I still remember the very first Oaxacan Old Fashioned I ever had.
It was at Teardrop Cocktail Lounge in Portland, Oregon.
When I travel to bars, people often ask me if I have a “go-to” order. I tell them, I usually like to order from the menu, as when it comes to the best cocktail bars in the world, that’s often where you’ll find the most unique drinks. In some cases, they’ve spent months, if not years perfecting them – so I want to try those.
But I also always have a specific request in my back pocket if I decide to go off-menu. This also works if I want to see a bartender’s creativity put to the test as well.
What is it?
I ask for a “Smoky Old Fashioned.”
This could be anything, The smoke could come from Islay Scotch, mezcal, or actual smoke.
Whatever it means to you.
And the first time I ever asked a bartender for a smoky old fashioned, at Teardrop, I was served a Oaxacan Old Fashioned.
It’s been one of my favorite drinks ever since.
What is a Oaxacan Old Fashioned?
A Oaxaca (or Oaxacan depending on who you ask) Old Fashioned gets its name because it uses a combination of tequila and mezcal, rather than whiskey in the drink.
As with many fantastic drinks, this cocktail was originally created by Phil Ward at Death and Co in New York City.
If you’ve read my “best cocktail books” content, you know I’m a huge fan of their
Sidenote: This past week I’ve been going deep into their latest book, Welcome Home. Highly recommended.
The team from Death and Co are putting out the most consistently good cocktail books in the world right now. Their latest book, Welcome Home, is no exception. Just get it.
What I love about it is that it’s no more difficult to make than a traditional old-fashioned, but it gives you a wildly different flavor. So if you’re in the mood for something different, this is a nice way to mix it up.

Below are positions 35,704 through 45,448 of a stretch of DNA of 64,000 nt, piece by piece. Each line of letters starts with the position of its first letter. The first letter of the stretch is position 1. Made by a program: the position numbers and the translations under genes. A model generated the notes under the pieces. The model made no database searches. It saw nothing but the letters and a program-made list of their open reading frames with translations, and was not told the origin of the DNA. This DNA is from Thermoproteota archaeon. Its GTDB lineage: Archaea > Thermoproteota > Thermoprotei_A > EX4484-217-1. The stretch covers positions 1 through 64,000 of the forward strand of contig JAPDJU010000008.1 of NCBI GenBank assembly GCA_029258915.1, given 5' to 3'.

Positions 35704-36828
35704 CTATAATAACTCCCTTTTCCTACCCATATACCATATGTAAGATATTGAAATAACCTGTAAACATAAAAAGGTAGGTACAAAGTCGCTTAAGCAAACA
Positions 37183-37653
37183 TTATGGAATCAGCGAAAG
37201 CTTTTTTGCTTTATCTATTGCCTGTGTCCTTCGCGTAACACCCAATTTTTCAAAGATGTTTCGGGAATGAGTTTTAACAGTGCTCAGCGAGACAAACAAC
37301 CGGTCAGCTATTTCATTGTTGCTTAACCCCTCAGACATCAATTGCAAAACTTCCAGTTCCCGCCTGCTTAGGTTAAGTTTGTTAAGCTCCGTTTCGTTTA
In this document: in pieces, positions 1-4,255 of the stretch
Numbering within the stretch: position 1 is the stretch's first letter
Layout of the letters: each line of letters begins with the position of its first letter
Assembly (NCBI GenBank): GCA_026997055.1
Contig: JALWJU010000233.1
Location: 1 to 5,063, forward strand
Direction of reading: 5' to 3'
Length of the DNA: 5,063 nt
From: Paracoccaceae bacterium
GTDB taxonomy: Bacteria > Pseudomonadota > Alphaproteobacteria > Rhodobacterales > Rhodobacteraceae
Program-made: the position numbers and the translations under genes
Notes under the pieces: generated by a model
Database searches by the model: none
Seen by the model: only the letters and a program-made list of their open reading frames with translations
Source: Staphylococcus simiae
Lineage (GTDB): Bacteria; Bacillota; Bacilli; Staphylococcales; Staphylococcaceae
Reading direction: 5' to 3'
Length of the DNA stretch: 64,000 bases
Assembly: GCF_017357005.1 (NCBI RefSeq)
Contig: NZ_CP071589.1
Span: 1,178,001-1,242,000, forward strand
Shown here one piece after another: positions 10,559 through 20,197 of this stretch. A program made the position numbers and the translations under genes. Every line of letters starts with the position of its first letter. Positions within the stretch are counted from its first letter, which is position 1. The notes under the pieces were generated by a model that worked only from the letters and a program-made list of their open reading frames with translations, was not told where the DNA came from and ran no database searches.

While the majority of the drink is tequila, the smoke comes from a half-ounce of mezcal – making this a nice split base old fashioned.
How to Make a Oaxaca Old Fashioned
As I mentioned, this is a very easy drink to make.
Simply combine the following in a mixing glass, stir over
- 1.5oz reposado tequila
- .5oz mezcal
- 1tsp agave syrup
- 1 dash bitters
Add a flamed orange peel for garnish.
Voila! You’ve made yourself one of the very best old-fashioned variations on the planet.
How to Flame an Orange Peel
One signature element of the Oaxacan Old Fashioned is the flamed orange peel.
Not only does it add a dramatic effect when making the drink, but the oils that are expressed into the drink help both the aroma of the drink, as well as the taste.
You can do this without the flame, but if you have a lighter or a match it’s a subtle way to add an extra hint of that smoky element of the drink.
To flame an orange peel is actually quite easy:
- Use a pairing knife to cut off a nice 2-3 inch piece of orange peel
- Light a match and hold it about 4 inches above the glass
- Squeeze the peel to express the oils into the flame
Keep in mind, it’s not actually the flame you’re trying to get into the glass, but rather the oils.
If you really want to get extra with it, use a smoking gun to actually smoke the cocktail.
Good luck, and I hope you enjoy one of my favorite drinks!
Oaxacan Old Fashioned
- Mixing Glass
- Bar Spoon
- Hawthorne Strainer
- 1.5 oz Reposado Tequila
- .5 oz Mezcal
- 1 tsp Agave Syrup
- 1 dash Angostura Bitters
- 1 Peel Orange For Garnish
- Combine all ingredients into a mixing glass over ice
- Stir for 20 seconds
- Strain over a big cube into an old fashioned glass
- Take an orange peel and express oils over drink. Light a match for extra effect.
Other Similar Recipes You Might Like
- Smoking Banana – If you were to ask me to make you a “smoky old fashioned” this is likely the drink I’d make you.
- The Dockside – Like old fashioneds, but also a rum fan? This is our signature rum drink.
- How to Make an Old Fashioned – Sucker for the classic? Try this.
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